Living Out Loud

Just over 2 years ago, my yoga teacher sat down beside me on my mat to have a heart-to-heart with me. She is a very intuitive and caring person and saw that I was closing off. The backbends that I had worked so hard to develop where losing their beautiful arch and you could see that I was holding back. She wanted to help me find openness in my heart center, not just in my physical backbends but deep within. As much as I trusted her to hold space for me to do the work, I also knew that the timing just wasn’t right. I was working through a huge heartbreak and felt the need to protect my heart.

In the year that followed, she held space for me to work through it. If I broke down in tears after back bending, she didn’t make a big deal out of it. Because if emotions come up in this practice and our mat is a safe place for us to work through it. Within the Mysore Room of my yoga studio, I felt safe to let the sadness, anger, frustration, and other emotions go right there on my mat, with my fellow practitioners nearby. Meanwhile, my teacher continued her work in the room, helping the students just as before. I appreciated that.

By the time COVID-19 had us all staying within the walls of our homes, an entire year had passed. And although, I thought I’d be on the other side of the loss by then, sheltering-in-place uncovered a different level of pain for me. A pain that showed up on my computer screen in an in-your-face, take-THIS sort of way. At times, I felt as if all the work I had done was a lie; I felt those protective walls thickening and my heart closing off once again.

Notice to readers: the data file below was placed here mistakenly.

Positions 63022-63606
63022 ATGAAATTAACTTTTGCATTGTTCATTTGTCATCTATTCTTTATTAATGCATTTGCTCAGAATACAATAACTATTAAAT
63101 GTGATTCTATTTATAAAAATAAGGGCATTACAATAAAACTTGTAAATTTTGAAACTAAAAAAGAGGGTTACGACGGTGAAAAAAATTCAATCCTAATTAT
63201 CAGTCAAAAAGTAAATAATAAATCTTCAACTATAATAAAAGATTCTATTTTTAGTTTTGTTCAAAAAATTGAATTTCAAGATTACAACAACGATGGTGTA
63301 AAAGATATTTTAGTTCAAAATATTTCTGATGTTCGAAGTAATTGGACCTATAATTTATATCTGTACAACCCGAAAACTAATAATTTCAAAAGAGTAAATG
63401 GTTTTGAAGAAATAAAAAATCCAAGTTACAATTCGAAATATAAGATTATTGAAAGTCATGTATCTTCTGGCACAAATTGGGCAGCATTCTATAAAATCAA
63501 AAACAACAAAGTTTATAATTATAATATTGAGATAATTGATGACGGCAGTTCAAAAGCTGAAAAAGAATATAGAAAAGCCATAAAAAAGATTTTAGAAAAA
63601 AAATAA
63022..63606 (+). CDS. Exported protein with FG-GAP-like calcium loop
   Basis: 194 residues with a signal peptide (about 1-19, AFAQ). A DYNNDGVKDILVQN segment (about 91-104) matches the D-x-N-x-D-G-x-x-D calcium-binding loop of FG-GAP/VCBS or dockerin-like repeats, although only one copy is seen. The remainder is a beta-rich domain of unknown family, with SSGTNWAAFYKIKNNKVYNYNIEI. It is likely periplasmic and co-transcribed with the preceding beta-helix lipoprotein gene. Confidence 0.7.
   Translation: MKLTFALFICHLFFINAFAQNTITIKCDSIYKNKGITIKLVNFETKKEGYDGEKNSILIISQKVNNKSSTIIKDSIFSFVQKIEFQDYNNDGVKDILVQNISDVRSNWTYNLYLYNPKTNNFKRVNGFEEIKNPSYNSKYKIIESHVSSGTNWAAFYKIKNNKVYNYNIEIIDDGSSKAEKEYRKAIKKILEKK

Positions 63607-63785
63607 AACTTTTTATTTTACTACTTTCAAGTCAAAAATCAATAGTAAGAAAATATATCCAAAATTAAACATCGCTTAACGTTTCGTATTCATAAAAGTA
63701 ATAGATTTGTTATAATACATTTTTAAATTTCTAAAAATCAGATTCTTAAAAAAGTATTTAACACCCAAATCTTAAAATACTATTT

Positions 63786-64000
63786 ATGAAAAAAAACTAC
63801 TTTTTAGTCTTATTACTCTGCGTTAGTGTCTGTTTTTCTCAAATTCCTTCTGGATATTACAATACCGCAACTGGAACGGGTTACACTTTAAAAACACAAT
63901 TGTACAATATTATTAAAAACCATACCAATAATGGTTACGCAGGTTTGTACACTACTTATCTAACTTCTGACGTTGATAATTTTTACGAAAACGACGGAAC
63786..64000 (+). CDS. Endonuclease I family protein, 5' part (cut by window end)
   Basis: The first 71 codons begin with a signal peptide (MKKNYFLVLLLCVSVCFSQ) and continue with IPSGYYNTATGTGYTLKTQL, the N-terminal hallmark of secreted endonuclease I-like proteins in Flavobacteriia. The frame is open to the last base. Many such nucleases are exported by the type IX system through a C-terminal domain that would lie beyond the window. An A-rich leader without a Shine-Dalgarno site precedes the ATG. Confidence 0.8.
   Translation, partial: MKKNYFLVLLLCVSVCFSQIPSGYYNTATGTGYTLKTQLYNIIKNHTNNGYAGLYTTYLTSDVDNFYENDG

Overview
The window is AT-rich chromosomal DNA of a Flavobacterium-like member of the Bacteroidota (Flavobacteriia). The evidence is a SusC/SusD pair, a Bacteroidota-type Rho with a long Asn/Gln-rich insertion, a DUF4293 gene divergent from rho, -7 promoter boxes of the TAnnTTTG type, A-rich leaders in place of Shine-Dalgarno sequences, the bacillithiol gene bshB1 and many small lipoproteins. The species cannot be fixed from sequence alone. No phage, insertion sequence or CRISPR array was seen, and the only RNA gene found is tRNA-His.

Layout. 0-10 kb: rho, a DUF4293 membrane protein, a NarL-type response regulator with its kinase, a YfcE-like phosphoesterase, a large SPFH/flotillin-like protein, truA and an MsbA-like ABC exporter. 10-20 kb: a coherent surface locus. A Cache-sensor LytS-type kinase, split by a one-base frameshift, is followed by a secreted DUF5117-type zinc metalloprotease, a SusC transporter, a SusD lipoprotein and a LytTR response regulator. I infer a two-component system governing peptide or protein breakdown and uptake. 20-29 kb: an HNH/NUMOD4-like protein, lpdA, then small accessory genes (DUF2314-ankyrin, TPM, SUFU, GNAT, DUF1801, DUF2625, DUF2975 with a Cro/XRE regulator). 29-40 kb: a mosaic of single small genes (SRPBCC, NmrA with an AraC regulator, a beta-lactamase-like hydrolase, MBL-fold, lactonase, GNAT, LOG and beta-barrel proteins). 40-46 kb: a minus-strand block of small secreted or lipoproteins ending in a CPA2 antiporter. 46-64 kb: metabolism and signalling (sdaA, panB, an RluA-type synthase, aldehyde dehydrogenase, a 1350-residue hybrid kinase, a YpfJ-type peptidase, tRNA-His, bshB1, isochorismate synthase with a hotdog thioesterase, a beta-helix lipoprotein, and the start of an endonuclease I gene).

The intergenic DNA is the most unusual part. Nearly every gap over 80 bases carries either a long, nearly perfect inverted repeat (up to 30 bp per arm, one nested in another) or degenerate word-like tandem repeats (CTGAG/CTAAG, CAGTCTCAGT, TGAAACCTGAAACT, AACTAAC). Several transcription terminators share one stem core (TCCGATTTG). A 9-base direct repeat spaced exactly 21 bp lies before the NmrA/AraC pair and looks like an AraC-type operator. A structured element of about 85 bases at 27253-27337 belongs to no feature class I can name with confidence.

As the months passed, it was evident that if was to ever be freed from the fortress of protection that I had built around me, I had much more work to do.

Over the next year, I worked though my stuff in varied and new ways. But, it never seemed to be enough.

I began wondering if the walls that held me back were not ones I’d erected but the ones of my own house. Was sheltering the problem?? If it was, I needed to be able to get out more. I reached out to my physician to ask for her to consult immunologists and other specialist about the dangers of someone who’d previously had GBS receiving the various COVID-19 vaccines. The verdict was that the risks outweighed the benefit. Imagining road trips, and other fun adventures, I decided to take the vaccine as a way to free up some of the restrictions in me living a more full life.

Now, it’s time to just let what is be what it is. If it hurts, I’ll cry. If it’s funny, I’ll laugh. I’m done “working” on healing. It’s time to live out side and live out loud again.

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